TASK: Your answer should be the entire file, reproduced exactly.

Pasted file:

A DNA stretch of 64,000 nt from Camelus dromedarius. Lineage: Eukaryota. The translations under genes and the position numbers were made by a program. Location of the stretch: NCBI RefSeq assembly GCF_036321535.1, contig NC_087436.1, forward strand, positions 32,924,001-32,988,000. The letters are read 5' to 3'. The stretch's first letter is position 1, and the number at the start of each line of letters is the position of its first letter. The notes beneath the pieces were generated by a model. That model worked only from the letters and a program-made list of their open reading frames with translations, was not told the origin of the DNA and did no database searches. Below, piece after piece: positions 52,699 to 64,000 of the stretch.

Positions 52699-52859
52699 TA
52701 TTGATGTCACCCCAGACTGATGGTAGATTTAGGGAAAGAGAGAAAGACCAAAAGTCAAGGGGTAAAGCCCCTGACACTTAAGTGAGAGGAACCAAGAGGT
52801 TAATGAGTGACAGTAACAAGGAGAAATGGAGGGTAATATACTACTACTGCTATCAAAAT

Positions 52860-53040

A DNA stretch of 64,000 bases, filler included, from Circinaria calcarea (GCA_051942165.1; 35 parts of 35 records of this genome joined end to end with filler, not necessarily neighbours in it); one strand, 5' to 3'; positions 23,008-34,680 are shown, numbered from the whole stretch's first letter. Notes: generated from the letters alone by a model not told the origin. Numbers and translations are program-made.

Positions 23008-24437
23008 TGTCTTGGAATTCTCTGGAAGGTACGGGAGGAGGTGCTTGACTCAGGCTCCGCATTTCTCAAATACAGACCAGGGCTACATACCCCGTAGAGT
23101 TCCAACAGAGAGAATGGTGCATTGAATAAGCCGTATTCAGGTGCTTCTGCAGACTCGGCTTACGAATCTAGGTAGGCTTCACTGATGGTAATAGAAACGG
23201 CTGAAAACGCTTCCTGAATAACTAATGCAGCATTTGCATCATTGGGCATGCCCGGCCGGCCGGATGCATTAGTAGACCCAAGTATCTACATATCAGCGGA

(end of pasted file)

A DNA stretch of 64,000 nt from Camelus dromedarius. Lineage: Eukaryota. The translations under genes and the position numbers were made by a program. Location of the stretch: NCBI RefSeq assembly GCF_036321535.1, contig NC_087436.1, forward strand, positions 32,924,001-32,988,000. The letters are read 5' to 3'. The stretch's first letter is position 1, and the number at the start of each line of letters is the position of its first letter. The notes beneath the pieces were generated by a model. That model worked only from the letters and a program-made list of their open reading frames with translations, was not told the origin of the DNA and did no database searches. Below, piece after piece: positions 52,699 to 64,000 of the stretch.

Positions 52699-52859
52699 TA
52701 TTGATGTCACCCCAGACTGATGGTAGATTTAGGGAAAGAGAGAAAGACCAAAAGTCAAGGGGTAAAGCCCCTGACACTTAAGTGAGAGGAACCAAGAGGT
52801 TAATGAGTGACAGTAACAAGGAGAAATGGAGGGTAATATACTACTACTGCTATCAAAAT

Positions 52860-53040

A DNA stretch of 64,000 bases, filler included, from Circinaria calcarea (GCA_051942165.1; 35 parts of 35 records of this genome joined end to end with filler, not necessarily neighbours in it); one strand, 5' to 3'; positions 23,008-34,680 are shown, numbered from the whole stretch's first letter. Notes: generated from the letters alone by a model not told the origin. Numbers and translations are program-made.

Positions 23008-24437
23008 TGTCTTGGAATTCTCTGGAAGGTACGGGAGGAGGTGCTTGACTCAGGCTCCGCATTTCTCAAATACAGACCAGGGCTACATACCCCGTAGAGT
23101 TCCAACAGAGAGAATGGTGCATTGAATAAGCCGTATTCAGGTGCTTCTGCAGACTCGGCTTACGAATCTAGGTAGGCTTCACTGATGGTAATAGAAACGG
23201 CTGAAAACGCTTCCTGAATAACTAATGCAGCATTTGCATCATTGGGCATGCCCGGCCGGCCGGATGCATTAGTAGACCCAAGTATCTACATATCAGCGGA